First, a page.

The environment that the timber rattlesnake has had to adapt to is different from the black-tailed rattlesnake.
The black-tailed rattlesnake is documented as being able to climb up several feet off the ground. These snakes live more in the southern part of the US, such as Arizona and New Mexico, as well as in Mexico. The habitats that these snakes are exposed to are more arid and flat. There are a few forest habitats that this species can be found in, but the extent to which they climb is far less than that of the timber rattlesnake.
The western diamondback only climbs to a small degree.
Although it can adapt to the different habitats that it lives in (forest, desert, mountainous), it does not have the need to climb frequently. If it does, it is much more likely to scale bushes or shrubs to find the prey that is in the lower boughs.
Types of Trees Rattlesnakes Most Often Climb
The trees with the roughest bark that provide the best friction for a rattlesnake to climb include scrub oak and laurel oak trees, mesquite trees, and blue palo verde trees.
The types of trees that rattlesnakes are able to climb are determined by the width of the branches.
In order to climb, a rattler must have two different areas in which it can hold the tree. The smaller rattlers can climb higher because they are lighter and more narrow. The bigger rattlers can only climb to a level in which the tree can still support their weight and bulk.
In order to get a better understanding of what this means, we’re going to use some of the trees that are native to Arizona as a reference. In Arizona, one of the most common trees is the blue palo verde. This tree grows to be about 32 feet tall but has a rather small trunk diameter: 1.5 feet around.
In expanding this to the terms of branch thickness, they will have increasingly smaller diameters as it continues to grow upward. For a rattler to be able to climb a tree such as this, it has to be one of the smaller species.
One that is over 5 feet in length will not be able to climb as proficiently as one that is 2 feet long. The Mohave Rattlesnake is a perfect example of this. The Mohave Rattlesnake is able to climb to the top of this tree to hunt for prey. Most adult Mohave rattlers average 3.2 feet in length.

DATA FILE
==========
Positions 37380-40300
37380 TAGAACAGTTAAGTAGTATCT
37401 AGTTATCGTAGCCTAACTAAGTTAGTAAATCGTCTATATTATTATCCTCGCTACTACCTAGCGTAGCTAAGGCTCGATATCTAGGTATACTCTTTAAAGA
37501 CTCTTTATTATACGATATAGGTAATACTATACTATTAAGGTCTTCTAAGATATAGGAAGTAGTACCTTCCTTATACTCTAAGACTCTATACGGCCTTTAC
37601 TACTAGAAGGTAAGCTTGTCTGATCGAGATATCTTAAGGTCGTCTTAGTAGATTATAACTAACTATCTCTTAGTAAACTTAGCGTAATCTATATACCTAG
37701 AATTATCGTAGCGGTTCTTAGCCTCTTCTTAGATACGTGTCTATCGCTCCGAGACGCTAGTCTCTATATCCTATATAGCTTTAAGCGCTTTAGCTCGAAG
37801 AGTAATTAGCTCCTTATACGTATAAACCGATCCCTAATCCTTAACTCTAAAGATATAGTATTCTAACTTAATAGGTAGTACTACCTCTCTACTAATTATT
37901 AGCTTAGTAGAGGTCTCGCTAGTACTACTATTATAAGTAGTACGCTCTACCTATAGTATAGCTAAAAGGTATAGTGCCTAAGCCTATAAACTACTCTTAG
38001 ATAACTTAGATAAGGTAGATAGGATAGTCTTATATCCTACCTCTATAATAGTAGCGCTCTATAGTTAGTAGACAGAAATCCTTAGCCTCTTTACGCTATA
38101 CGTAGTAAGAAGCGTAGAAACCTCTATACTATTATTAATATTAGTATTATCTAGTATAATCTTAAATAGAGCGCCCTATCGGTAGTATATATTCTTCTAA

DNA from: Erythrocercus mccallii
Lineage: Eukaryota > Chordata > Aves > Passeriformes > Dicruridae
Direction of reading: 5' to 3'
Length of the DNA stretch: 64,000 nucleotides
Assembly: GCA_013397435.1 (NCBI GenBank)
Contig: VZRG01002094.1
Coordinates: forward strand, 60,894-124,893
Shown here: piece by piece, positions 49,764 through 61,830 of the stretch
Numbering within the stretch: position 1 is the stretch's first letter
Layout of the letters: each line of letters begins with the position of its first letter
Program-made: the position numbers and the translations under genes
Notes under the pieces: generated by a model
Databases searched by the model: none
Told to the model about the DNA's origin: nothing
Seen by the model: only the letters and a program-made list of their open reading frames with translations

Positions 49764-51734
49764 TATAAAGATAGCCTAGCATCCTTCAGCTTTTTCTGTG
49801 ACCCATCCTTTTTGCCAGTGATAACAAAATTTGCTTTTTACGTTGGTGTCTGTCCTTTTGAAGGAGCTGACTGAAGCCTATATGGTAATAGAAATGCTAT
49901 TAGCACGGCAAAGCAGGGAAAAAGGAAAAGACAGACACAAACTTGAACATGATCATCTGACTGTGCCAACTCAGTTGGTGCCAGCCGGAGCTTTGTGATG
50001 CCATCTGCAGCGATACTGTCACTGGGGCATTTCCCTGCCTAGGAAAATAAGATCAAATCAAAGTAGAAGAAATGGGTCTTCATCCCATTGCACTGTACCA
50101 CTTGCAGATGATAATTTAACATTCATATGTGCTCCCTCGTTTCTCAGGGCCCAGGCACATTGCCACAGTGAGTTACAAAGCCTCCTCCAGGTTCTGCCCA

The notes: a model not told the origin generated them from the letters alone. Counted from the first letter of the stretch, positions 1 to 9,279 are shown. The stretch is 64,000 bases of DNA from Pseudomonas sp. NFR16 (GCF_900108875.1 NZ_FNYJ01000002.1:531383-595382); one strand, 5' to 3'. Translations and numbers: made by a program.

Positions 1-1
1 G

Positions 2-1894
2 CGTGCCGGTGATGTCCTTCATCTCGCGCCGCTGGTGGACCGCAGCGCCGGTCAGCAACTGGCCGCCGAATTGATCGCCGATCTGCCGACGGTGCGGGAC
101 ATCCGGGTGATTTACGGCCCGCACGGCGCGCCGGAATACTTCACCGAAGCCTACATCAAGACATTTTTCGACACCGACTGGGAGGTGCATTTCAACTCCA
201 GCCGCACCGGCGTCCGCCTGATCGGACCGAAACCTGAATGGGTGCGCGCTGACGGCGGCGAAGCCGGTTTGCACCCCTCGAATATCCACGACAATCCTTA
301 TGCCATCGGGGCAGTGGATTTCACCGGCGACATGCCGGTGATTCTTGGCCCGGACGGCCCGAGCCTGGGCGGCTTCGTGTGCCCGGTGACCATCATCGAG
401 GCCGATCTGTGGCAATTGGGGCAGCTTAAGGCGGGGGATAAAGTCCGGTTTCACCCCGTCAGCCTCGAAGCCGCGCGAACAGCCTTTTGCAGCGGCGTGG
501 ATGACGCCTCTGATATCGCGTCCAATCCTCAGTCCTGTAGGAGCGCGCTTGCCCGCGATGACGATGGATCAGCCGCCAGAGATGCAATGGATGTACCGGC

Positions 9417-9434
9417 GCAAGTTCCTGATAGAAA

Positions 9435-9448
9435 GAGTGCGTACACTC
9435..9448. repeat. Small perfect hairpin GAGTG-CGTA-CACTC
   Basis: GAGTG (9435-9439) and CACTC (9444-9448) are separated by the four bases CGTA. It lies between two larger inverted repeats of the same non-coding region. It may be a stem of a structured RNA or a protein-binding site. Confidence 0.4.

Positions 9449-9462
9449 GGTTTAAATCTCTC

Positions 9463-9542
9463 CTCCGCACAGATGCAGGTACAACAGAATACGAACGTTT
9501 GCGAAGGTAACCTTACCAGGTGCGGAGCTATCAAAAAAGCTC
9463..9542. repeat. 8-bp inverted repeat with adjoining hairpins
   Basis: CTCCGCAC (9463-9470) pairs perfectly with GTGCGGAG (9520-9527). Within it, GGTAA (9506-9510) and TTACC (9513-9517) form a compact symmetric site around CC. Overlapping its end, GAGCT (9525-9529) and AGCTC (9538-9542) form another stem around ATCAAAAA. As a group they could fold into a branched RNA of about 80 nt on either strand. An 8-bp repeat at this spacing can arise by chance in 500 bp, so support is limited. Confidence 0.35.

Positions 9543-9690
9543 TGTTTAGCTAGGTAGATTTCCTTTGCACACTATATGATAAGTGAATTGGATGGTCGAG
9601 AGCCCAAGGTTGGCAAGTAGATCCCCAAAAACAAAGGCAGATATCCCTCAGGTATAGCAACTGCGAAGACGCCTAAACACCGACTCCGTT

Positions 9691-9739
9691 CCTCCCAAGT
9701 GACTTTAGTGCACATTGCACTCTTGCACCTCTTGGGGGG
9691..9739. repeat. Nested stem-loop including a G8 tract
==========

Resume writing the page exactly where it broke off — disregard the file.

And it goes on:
In Utah, the rattlesnakes live in more mountainous regions.
With the landscape the way it is, it would be more likely to see them in the shrubs and bushes than in the trees. Scrub oak, which commonly grows in the mountains of Utah, would provide enough texture and length for a rattlesnake to be able to climb them. Scrub oak are squat in appearance and are very scraggly.
Seeing rattlesnakes in the deserts in Utah is much more unlikely than in the mountains. This is because the Utah rattlesnakes are more accustomed to living in an ecosystem where the temperatures are more mild and the food sources are plentiful.
In Texas, a common tree for timber rattlesnakes to climb is the laurel oak.
This tree can grow up to 60 feet tall. Because a timber rattlesnake can climb up to 50 feet in this tree suggests that juvenile rattlers are quite adept when it comes to climbing. Mesquite trees are another common place to see the rattlers hanging out, whether they’re hunting or simply cooling off for the day.
However, a rattler’s stability while in a tree is not superb.
If they overextend themselves while hunting, they are likely to fall from their perch. Although the ability to climb when necessary is a useful asset to rattlesnakes, it does provide an explanation for why it not as common to see them in trees.
Why Rattlesnakes Aren’t Great Climbers
Rattlesnakes are a bit of an anomaly in the snake family because they are not well-suited for climbing. In fact, the body type of the species is completely different from the rest of the snake family. From garter snakes to pythons, their build is very similar.
In terms of skeletal construction, the placement of the backbone and rib cage is the same.
The difference is the expansion of that rib cage. In a snake such as a python, the build creates the typical s-shape. This gives the python a greater ability to maneuver in the water and in the treetops. The same shape accounts for the builds of the smaller snakes that have the ability to maneuver their bodies in such a manner that they can climb even smooth trees.
The rattlesnake does not follow this typical pattern.
Instead of having a skeleton that creates a nice s-shape, the skeleton is much more broad. This bulkiness is what causes the restrictions for climbing. Its body is meant to sustain the tough terrains of the mountains and deserts, more than a treetop dwelling. This is what creates such a disparity in a mature rattlesnake’s ability to climb trees for hunting or protection.
Surprisingly, however, rattlesnakes are built for swimming.
They, like the rest of their relatives, are very adept at swimming. The shape of their body plays to their ability because they are able to use tension to their advantage. In this case, the bulk of the rattlesnake does not inhibit its ability.
The distribution of a snake’s weight through its length is what allows it to stay afloat on the water’s surface.
By creating an s-shape with its body, it is able to pull the water in such a way that it propels the snake forward. However, some snakes are more skilled due to their proximity to water but they all do have the ability to utilize surface tension to their advantage.